Find out more information about tuition fees and how to pay them.
We don't anticipate there being any additional fees associated with this course. All books and resources you need will be available in the library or online and it isn't mandatory that you buy your own copies. You may wish to set aside a small budget for photocopying, depending on how you like to work.
Field trips are funded by the Department.
Discover your funding options to help with tuition fees and living costs.
We'll confirm more funding opportunities for students joining us in 2021/22 throughout the year.
If you've successfully completed an undergraduate degree at York you could be eligible for a 10% Masters fee discount.
We have a variety of funding options available within the department.
You can use our living costs guide to help plan your budget. It covers additional costs that are not included in your tuition fee such as expenses for accommodation and study materials.
You’ll work with world‐leading academics who’ll challenge you to think independently and excel in all that you do. Our approach to teaching will provide you with the knowledge, opportunities, and support you need to grow and succeed in a global workplace.
Impact of coronavirus (COVID-19)
We hope to deliver this course as advertised for 2021/22 entry, but it’s unclear when we’ll be able to return to a normal timetable. For an idea of how this course might be affected, see our changes for 2020/21 entry.
You will be taught through a combination of lectures and seminars, with an emphasis on student led-discussion and presentations.
The Department of Archaeology is based in King's Manor, in York city centre. The majority of your teaching will take place there within the Department, with occasional teaching on Campus West.
Our beautiful green campus offers a student-friendly setting in which to live and study, within easy reach of the action in the city centre. It's easy to get around campus - everything is within walking or pedalling distance, or you can always use the fast and frequent bus service.
You will be assessed by a variety of methods. Depending on which modules you opt to take, these could include:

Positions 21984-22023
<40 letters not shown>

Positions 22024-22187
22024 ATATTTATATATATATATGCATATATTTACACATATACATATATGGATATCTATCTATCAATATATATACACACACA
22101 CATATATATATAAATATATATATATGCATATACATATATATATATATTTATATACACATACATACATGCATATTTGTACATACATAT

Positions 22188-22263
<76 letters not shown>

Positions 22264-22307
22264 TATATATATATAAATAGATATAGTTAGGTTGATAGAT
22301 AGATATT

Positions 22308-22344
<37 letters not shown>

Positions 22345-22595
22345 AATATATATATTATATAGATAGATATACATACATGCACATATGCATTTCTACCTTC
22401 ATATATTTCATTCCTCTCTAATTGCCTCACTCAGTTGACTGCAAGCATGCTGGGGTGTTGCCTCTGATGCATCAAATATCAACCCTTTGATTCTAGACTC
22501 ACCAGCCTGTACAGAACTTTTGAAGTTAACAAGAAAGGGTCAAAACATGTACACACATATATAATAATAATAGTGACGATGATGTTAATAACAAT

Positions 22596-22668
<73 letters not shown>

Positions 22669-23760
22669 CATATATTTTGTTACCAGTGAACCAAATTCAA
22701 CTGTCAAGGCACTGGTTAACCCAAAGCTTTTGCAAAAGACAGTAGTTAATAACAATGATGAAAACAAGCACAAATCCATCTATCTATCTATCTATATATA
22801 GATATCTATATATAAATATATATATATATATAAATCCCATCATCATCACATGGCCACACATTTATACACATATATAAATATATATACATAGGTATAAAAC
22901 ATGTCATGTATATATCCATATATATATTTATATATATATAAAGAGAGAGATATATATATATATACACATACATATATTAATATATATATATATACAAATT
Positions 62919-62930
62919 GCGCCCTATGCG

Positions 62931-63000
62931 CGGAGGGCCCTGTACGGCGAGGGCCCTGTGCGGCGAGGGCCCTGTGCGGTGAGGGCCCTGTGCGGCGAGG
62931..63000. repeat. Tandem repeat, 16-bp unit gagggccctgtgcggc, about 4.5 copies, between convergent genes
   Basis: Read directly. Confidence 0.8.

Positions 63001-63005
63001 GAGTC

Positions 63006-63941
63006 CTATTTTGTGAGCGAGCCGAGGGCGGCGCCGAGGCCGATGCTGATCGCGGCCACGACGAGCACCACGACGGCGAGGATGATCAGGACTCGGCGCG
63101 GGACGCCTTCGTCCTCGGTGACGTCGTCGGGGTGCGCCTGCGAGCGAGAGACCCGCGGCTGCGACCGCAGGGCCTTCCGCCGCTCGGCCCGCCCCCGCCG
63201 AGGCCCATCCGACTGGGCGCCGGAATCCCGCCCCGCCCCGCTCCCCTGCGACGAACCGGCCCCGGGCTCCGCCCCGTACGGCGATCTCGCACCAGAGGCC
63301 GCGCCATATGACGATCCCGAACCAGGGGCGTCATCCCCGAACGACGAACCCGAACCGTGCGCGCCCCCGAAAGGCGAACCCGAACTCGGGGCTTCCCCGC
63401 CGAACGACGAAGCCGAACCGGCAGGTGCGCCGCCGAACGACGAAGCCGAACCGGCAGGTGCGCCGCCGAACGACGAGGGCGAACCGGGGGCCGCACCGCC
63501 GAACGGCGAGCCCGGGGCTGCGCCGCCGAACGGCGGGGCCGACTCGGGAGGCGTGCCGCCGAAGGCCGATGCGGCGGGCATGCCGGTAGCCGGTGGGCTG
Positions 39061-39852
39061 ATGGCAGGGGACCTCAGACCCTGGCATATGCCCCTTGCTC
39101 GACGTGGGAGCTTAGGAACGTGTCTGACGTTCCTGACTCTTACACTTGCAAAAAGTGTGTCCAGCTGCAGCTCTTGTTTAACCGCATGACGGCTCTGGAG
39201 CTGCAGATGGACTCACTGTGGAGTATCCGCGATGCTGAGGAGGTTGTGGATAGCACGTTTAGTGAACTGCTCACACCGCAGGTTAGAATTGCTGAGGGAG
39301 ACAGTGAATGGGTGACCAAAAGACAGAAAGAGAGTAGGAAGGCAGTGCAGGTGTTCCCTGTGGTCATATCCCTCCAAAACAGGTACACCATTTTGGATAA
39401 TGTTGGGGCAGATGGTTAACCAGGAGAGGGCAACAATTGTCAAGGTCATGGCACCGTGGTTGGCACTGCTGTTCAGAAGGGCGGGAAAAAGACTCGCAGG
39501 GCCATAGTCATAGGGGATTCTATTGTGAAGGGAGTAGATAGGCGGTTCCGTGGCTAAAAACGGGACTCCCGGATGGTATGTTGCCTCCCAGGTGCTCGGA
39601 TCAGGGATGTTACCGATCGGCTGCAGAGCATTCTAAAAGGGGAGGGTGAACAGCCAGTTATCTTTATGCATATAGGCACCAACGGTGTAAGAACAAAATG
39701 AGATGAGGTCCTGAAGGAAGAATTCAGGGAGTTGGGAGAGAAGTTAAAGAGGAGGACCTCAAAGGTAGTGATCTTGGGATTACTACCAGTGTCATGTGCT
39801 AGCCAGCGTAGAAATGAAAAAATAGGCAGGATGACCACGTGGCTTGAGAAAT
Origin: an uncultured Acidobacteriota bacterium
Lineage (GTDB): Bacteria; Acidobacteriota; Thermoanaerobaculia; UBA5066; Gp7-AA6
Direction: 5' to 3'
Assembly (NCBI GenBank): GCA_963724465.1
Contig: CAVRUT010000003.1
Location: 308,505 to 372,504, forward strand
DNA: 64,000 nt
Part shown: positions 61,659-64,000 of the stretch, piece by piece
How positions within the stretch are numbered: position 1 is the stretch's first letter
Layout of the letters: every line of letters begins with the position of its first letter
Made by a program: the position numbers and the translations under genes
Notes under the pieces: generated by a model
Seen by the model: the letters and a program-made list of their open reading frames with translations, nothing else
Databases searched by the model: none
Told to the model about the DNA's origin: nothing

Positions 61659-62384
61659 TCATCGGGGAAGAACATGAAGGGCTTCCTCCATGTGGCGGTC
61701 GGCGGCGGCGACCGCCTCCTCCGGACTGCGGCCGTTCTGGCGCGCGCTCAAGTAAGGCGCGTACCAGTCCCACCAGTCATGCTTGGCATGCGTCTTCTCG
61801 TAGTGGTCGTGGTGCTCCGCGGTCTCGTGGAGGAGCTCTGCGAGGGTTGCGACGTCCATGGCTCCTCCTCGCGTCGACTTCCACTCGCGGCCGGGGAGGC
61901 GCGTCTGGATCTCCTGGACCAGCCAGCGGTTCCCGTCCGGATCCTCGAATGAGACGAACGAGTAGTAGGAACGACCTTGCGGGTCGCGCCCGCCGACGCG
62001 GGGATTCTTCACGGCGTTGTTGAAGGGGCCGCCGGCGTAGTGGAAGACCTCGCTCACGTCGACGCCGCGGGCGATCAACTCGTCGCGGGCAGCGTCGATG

This course offers a broad range of essential skills and expertise, specialist knowledge and insight, which are relevant to a wide variety of careers or further study. Many of our students go on to pursue research at PhD level while others have taken up careers in heritage, conservation, the archaeology sector and academia.
This course pushes you to re-evaluate concepts of human development and to explore and create your own ideas and explanations. With teaching staff who are at the forefront of this area of study, you are encouraged to challenge accepted theories with calculated debate and discourse.Robert, MA Early Prehistory and Human Origins
|Undergraduate degree||2:1 or equivalent in Archaeology, Anthropology or a related field. We also consider applicants who have a 2:2 degree and relevant work experience.|
|Other qualifications and experience||Mature students or those with less conventional qualifications but with relevant experience in this field will be considered. To find out if your professional experience or qualifications are appropriate, please contact the Course Director.|
|Other international qualifications||Equivalent qualifications from your country|
If English isn't your first language you may need to provide evidence of your English language ability. We accept the following qualifications:
|IELTS||6.5, minimum 6.5 in Writing and 6.0 in all other components|
|PTE Academic||61, minimum 61 in Writing and 55 in all other components|
|C1 Advanced and C2 Proficiency||176, minimum 176 in Writing and 169 in all other components|
|TOEFL||87, minimum 23 in Writing and 21 in all other components|
|Trinity ISE III||Merit in all components|
|Duolingo||110, minimum 110 in production and 100 in all other components|
For more information see our postgraduate English language requirements.
You may be eligible for one of our pre-sessional English language courses. These courses will provide you with the level of English needed to meet the conditions of your offer.
The length of course you need to take depends on your current English language test scores and how much you need to improve to reach our English language requirements.
After you've accepted your offer to study at York, we'll confirm which pre-sessional course you should apply to via You@York.
Get in touch if you have any questions